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“Questions at the Cross: My God, My God, Why Have You Forsaken Me?”
Matthew 27:46

Pastor Kevin Vogts
Holy Cross Lutheran Church
Dakota Dunes, South Dakota
Lent Service VI—March 20, 2013

Grace to you and peace from God our Father and the Lord Jesus Christ. Amen.

Tonight [in our sermon series “Questions at the Cross”] we once again journey to Jerusalem, this time to meditate on the only QUESTION from [question actually FROM] the cross, uttered by Jesus as he hung there dying, as recorded in the 27th chapter of Matthew.

Matthew first gives this question as it was actually spoken by Jesus, in the everyday language of Aramaic: “Eloi, Eloi, lama sabachthani?”  Then Matthew explains for us what these words mean: “My God, my God, why have you forsaken me?”

Each year during Lent we hear those words, meditate on those words, and ask ourselves: “What does that mean?  What does it mean for ME that Jesus was forsaken by God?”

When Jesus asked the only question from the cross, he was quoting from Psalm 22, the psalm we read a few moments ago.  Psalm 22 was written hundreds of years before the crucifixion of Christ.  But, it is an amazingly detailed prediction, a prophecy of the extreme agony the Savior would suffer on the cross.

Verses 7 and 8 of Psalm 22 foretell the crowd around the cross, taunting Jesus even while he is dying:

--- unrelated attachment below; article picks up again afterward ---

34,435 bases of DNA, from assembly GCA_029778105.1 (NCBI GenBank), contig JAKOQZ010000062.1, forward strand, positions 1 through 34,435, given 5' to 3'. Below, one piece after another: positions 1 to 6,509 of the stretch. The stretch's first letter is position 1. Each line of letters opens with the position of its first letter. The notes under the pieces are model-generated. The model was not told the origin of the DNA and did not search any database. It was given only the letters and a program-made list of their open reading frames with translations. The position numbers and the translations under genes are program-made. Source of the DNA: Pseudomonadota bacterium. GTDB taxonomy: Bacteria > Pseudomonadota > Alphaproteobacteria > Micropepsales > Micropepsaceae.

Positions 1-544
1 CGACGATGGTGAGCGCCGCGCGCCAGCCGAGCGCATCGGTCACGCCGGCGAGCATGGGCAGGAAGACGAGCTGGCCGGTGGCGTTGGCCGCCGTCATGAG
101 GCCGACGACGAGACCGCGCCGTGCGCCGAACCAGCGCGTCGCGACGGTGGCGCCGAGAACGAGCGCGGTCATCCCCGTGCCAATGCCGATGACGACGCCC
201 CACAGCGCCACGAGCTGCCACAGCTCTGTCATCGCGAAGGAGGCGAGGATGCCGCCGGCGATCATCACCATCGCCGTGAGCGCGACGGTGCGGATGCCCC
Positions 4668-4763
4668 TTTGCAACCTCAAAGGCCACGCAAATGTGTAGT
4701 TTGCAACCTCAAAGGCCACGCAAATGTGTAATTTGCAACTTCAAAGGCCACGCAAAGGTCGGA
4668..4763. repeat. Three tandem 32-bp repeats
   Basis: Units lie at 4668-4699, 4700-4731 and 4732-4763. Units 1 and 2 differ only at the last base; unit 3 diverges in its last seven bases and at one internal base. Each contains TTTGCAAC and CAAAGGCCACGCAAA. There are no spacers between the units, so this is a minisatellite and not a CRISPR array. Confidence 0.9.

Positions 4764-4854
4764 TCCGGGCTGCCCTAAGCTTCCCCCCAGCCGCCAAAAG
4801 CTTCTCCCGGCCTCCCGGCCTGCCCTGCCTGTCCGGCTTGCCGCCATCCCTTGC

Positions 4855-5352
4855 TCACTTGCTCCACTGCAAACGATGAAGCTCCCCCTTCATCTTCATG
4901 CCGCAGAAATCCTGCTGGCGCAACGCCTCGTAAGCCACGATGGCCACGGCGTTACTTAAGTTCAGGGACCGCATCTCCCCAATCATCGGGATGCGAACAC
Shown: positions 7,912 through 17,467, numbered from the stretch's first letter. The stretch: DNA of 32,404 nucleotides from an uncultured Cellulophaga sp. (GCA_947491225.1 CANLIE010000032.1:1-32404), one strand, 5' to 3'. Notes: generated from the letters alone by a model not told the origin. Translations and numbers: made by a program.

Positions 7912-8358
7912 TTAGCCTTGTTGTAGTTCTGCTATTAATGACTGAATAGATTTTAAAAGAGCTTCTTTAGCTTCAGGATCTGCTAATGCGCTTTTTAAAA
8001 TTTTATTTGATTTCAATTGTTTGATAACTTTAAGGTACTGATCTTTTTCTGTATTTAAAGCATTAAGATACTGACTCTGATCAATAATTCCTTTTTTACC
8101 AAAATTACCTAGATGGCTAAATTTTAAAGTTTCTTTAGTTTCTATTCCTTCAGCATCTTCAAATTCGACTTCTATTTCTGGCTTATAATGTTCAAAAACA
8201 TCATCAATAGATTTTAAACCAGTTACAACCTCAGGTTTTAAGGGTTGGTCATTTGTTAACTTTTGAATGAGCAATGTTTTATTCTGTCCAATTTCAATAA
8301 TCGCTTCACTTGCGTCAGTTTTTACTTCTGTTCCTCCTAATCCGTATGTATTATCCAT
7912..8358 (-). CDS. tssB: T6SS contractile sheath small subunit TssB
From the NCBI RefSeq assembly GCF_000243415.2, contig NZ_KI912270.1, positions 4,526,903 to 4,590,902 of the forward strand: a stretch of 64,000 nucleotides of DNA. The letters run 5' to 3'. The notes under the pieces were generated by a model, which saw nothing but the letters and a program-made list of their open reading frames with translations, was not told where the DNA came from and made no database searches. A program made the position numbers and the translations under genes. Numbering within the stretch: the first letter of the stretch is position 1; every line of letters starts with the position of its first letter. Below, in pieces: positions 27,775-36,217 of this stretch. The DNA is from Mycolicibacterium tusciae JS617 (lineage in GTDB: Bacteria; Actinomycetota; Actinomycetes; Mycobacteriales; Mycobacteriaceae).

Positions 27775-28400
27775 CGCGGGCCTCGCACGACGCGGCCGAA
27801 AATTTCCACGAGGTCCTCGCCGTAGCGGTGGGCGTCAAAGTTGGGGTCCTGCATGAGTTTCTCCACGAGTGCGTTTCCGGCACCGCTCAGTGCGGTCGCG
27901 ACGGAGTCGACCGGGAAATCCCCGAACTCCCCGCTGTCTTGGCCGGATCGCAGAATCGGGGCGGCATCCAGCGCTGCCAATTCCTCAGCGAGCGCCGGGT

“All who see me mock me; they hurl insults, shaking their heads: ‘He trusts in the Lord; let the Lord rescue him. Let him deliver him, since he delights in him.’”

Verses 14 and 15 describe the physical torture of crucifixion, the bones yanked out of joint, the heart pounding under great stress, the body dehydrated by a high fever:

“I am poured out like water, and all my bones are out of joint. My heart has turned to wax; it has melted away within me.  My strength is dried up like a potsherd, and my tongue sticks to the roof of my mouth.”

Verses 16 and 18 prophesied the nails driven through the Savior’s hands and feet, and his clothing divided among the soldiers by casting lots:

“They have pierced my hands and my feet. . .  They divide my garments among them and cast lots for my clothing.”

Hundreds of years before the fact, Psalm 22 describes in detail these events of our Savior’s suffering.  But, the greatest suffering of all came when Jesus cried out the only question from the cross, the first verse of Psalm 22:

“Eloi, Eloi, lama sabachthani?”; “My God, my God, why have you forsaken me?”

Why? Why did Jesus suffer and die? Why was he forsaken by God? Not because he was a sinner. Not to pay the penalty for any wrong he had done. Jesus Christ was without sin.  He was completely innocent of any wrongdoing. As the thief on cross next to Jesus said: “We are getting what our deeds deserve, but this man has done nothing wrong.”  The centurion carrying out Jesus’ crucifixion exclaimed: “Surely this was a righteous man.” Even Pontius Pilate declared: “What crime has this man committed? I have found in him no grounds for the death penalty.” 

Then why?  Why did he suffer and die?  Why was he forsaken by God? He gave himself for us, as a sacrifice for our sin. As the Apostle John says, “He appeared to take away our sins, and in him is no sin.”  He paid the penalty for all the wrongs we have done. He even suffered for us the ultimate torture—the pain of being forsaken by God.